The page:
What are some skills that someone should have to apply for a role like yours?
I think the right person has to have a desire for continuing education. They should be a creative, flexible problem-solver who communicates well and is comfortable with promoting and selling.
What excites you the most about what you’re doing?
It is exciting to know that the future of PT is learning from our courses that are organized and presented by our expert presenters. We’re making a difference not only in their lives but also in the lives of their patients.
We feel everyone should have access to the most recent education and research in the field. Our low price point and online format for continuing education allow that access.
What would you tell a clinician who is considering going non-clinical but afraid of the judgment?
There are many jobs that a PT degree can be of use. Education and research are probably the two most well-known. But healthcare management, consulting, and wellness/prevention are examples of other avenues.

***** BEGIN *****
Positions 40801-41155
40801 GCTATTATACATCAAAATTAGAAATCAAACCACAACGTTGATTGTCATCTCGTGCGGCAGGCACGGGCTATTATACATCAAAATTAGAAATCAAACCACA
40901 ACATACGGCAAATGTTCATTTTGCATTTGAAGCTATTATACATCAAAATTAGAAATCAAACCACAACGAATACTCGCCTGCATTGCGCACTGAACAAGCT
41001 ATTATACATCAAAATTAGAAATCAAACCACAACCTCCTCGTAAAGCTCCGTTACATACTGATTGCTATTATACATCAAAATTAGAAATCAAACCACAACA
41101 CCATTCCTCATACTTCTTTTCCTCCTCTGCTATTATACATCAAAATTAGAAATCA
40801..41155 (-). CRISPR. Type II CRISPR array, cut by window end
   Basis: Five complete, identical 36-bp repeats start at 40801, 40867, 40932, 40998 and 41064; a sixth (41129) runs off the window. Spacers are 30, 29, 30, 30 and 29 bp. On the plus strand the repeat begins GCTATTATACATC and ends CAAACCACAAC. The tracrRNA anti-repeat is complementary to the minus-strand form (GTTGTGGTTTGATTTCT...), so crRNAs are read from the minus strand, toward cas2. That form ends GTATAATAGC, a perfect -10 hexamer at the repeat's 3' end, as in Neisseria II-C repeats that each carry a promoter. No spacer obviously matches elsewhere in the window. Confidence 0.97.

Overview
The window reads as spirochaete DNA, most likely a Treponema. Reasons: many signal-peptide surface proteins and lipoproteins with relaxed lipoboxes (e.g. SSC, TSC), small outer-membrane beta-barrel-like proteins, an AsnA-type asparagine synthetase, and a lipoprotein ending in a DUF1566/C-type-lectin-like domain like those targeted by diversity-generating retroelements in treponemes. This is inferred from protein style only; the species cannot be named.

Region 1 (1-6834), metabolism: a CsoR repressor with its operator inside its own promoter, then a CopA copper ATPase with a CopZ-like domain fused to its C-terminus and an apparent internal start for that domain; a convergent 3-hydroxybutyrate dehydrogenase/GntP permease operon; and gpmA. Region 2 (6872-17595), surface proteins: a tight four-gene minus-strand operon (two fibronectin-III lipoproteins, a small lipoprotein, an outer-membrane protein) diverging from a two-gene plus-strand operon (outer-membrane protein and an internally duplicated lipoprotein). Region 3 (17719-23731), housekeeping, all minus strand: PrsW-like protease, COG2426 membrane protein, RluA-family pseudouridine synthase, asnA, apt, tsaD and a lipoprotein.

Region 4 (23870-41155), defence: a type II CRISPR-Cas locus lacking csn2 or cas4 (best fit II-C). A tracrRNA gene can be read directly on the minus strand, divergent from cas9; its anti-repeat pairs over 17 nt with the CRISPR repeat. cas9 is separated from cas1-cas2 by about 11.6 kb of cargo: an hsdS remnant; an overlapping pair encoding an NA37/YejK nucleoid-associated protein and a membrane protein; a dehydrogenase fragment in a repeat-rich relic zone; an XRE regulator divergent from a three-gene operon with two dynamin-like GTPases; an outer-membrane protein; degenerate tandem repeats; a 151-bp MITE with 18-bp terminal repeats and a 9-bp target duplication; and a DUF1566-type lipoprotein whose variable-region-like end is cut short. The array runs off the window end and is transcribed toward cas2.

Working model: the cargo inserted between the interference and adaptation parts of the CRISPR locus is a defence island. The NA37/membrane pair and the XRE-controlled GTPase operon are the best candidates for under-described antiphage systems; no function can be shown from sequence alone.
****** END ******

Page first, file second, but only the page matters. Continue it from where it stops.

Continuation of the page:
My advice is to do what you love. Life is too short to worry about what others think.
Your passion will show in your work—and when you have that, a “job” is no longer a “job.”
Do you have any specific tips for a clinician who doesn’t know where to start with making the move out of patient care?
I would first identify if you want to still actively use your PT degree and knowledge base. Then identify what you love about your job. What challenges you, and do you like that challenge? Look at other opportunities and talk to those individuals in those areas.
Thanks for your insight, Calista!